I have a lot of favorite memories from working with Kobe and could never narrow it down to just one. So here are two:
Early on in the edit for Muse when we were deciding what we really wanted the tone of the doc to be, we’d have these all-hands-on-deck meetings in our edit bunker down in Newport Beach. Oh yeah, WE BUILT AN ENTIRE EDIT ROOM down in Newport where Kobe lived because he demanded it. He said there was no way we were editing a film about him up in L.A. I argued with him about this, and eventually pretty much everything else, but there was no version of him that was willing to compromise. So…Newport it was. Anyway, back to the brainstorm. At one point, one of our collaborators made a reference to Black Swan by Darren Aronofsky and how maybe we could emulate the opening of the film–capturing its brewing intensity and sense of foreboding. Everyone loved the idea and there was growing enthusiasm the more we discussed it. Except for Kobe, who remained quiet. I asked him what he thought and he just shook his head. He hadn’t seen Black Swan, so didn’t really have an opinion. I told him we could probably pull up a link online and watch it together so he could check it out and react to it.
“No,” he said. “I’ll watch it tonight and we can talk about it tomorrow.” I agreed to the plan.
The following morning, I met him in his office. It couldn’t have been more than 12 hours since we were last in the edit room together with the group.
“So, what did you think?” I inquired.
He nodded. He liked the idea. But he also wanted to talk about a specific scene in Aronofsky’s hallmark Requiem for a Dream. And he really liked the edge and intensity of Pie. Truly, he continued, The Wrestler may be the best analog. And while he knew The Fountain hadn’t been entirely well received by critics, he liked the surrealism of it and thought there were probably elements of that film that we should think about for Muse.
I stared at him speechless. I was doing the math in my head. It was quite possible that he had done nothing else since I last saw him but watch Aronofsky movies. Like not even had a meal or gone to the bathroom, let alone slept.
I asked him why he felt the need to watch all those films.
He shrugged. “How could I have an opinion on Black Swan and why Aronofsky did what he did if I didn’t understand his mind?”
For him, it wasn’t about understanding the film, it was about understanding the artist’s mind. That was Kobe.
Before we made the version of Muse that aired on Showtime, which really was an amalgamation of over a dozen very intensive interviews with Kobe and really became an incredible insight into his psyche, we actually made a more traditional documentary that was largely made up of various interviews with people that knew Kobe through the years. People like Jerry West, Shaq, Phil Jackson, Derek Fisher, Pau Gasol, Jeanie Buss, Vanessa Bryant, Kobe’s sister Sharia and others. At the end of every interview, I asked everyone for three words that came to mind when describing Kobe. As you could imagine, I got a lot of the same responses: “competitor,” “intense,” “passionate,” “driven,” “relentless.” Vanessa had ones that gave a glimmer of a side that only she probably knew: “goofy,” “tender,” and, of course, even she described him as “competitive” and told great stories of how the two of them competed over, well, everything.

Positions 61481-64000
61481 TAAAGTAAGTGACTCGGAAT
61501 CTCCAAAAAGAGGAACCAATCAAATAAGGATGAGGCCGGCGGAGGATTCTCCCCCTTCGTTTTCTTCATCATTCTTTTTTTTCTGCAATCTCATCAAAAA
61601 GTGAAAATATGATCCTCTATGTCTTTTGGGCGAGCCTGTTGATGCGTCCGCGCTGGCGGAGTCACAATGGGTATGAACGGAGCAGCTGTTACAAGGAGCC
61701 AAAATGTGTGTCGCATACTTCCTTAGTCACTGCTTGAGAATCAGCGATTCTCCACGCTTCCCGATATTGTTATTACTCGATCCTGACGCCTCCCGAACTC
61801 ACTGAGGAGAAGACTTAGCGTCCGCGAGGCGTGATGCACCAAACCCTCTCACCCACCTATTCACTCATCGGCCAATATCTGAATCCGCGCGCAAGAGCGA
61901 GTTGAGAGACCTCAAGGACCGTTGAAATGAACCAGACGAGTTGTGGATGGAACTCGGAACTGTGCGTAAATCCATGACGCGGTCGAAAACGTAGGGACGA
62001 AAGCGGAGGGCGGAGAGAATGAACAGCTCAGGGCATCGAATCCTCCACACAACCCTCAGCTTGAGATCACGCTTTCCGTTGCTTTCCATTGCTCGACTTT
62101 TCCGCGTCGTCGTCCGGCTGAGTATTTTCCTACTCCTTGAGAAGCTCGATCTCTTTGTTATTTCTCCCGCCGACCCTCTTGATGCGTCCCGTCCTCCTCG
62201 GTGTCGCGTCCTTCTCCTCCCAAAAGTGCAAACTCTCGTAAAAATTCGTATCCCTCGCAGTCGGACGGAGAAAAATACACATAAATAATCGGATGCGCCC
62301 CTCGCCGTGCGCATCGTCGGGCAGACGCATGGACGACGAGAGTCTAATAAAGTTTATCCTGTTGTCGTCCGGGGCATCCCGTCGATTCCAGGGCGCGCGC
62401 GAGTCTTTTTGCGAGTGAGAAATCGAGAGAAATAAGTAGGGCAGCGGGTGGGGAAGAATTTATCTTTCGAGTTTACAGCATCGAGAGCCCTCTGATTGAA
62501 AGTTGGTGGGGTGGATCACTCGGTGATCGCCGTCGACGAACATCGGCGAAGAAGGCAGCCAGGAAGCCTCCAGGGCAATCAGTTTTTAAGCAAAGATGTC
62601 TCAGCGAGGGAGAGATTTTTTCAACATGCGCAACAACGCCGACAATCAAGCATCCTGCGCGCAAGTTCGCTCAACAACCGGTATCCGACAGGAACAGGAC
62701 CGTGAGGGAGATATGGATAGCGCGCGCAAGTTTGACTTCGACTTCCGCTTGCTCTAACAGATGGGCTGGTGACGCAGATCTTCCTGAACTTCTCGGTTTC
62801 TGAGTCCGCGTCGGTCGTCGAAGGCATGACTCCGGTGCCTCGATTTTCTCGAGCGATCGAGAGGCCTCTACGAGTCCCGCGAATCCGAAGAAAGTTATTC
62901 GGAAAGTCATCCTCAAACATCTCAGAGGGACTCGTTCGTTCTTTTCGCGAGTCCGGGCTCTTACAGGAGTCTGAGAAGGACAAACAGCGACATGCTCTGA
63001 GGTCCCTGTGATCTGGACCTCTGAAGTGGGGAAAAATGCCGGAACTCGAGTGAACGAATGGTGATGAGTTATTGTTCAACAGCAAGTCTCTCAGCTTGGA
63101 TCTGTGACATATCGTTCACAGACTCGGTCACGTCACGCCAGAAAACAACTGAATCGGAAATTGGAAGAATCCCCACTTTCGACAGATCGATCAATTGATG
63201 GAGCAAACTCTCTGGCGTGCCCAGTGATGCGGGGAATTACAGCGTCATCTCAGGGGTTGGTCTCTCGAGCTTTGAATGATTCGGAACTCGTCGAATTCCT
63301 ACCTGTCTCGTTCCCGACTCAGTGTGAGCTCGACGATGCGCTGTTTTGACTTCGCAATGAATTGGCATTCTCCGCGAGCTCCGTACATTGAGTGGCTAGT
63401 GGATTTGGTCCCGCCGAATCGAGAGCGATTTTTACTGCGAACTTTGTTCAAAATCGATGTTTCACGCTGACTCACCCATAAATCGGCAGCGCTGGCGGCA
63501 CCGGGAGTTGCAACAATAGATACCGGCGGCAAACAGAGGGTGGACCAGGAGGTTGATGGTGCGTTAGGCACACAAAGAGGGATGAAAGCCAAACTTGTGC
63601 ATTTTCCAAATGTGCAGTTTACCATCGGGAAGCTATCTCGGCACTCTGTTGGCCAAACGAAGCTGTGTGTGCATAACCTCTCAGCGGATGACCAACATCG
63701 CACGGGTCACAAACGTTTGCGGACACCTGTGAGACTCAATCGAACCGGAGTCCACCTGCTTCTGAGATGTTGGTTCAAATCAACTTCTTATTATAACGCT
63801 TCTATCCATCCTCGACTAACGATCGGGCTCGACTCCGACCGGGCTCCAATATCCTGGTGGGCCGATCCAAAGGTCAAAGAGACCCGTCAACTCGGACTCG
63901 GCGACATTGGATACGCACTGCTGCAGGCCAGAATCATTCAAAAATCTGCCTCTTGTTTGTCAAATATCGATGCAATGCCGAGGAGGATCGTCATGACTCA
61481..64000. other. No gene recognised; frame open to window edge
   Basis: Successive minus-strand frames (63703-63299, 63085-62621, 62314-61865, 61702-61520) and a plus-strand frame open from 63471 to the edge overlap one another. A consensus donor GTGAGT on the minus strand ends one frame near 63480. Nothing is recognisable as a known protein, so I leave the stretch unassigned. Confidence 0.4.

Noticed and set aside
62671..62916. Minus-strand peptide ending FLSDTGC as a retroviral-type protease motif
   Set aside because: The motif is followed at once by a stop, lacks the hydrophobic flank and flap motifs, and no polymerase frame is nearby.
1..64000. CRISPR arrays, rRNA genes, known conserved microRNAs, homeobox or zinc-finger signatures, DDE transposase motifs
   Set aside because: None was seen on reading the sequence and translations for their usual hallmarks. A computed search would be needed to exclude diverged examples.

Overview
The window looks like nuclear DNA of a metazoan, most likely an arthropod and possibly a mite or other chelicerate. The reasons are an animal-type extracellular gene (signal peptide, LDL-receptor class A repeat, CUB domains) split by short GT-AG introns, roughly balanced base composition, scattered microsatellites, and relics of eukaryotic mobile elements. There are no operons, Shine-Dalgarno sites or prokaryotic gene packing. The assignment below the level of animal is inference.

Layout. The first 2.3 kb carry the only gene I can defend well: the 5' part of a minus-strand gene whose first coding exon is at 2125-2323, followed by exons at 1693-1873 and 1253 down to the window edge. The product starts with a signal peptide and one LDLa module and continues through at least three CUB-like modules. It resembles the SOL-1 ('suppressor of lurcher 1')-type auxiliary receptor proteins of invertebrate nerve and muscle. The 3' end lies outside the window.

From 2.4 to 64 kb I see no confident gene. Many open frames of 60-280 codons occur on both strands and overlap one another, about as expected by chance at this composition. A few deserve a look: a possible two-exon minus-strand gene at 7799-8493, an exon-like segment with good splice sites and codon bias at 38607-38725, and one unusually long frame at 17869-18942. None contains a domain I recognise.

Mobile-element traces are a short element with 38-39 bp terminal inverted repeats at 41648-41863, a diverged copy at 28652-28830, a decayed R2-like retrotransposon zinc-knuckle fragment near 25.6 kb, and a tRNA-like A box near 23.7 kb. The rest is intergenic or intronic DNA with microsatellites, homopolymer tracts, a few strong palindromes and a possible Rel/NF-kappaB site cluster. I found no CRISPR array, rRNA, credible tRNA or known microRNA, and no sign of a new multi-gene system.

But for me, it was probably Kobe’s former teammate Steve Nash that provided the most notable three words. He thought about it for a few seconds before nodding to himself.
“Mother…Fucking…Asshole,” he said and grinned.
Before he knew Kobe as a teammate on the Lakers, Steve battled Kobe as an adversary whenever the Lakers went up against the Phoenix Suns, where Steve incidentally had earned multiple MVPs, in part by never backing down from Kobe, who had four inches on him and probably 40 pounds (give or take). “Tell him I said that,” Steve ordered me.
And that’s what I did the next time I sat with Kobe. He laughed hard.
“I love that! It’s true! It’s true!” he agreed, almost wistfully.
After a beat, I asked him to describe himself in three words.
He thought about it, shrugged and said:
“I’m just me.”
I agreed with that. Entirely.
He was simply one of a kind.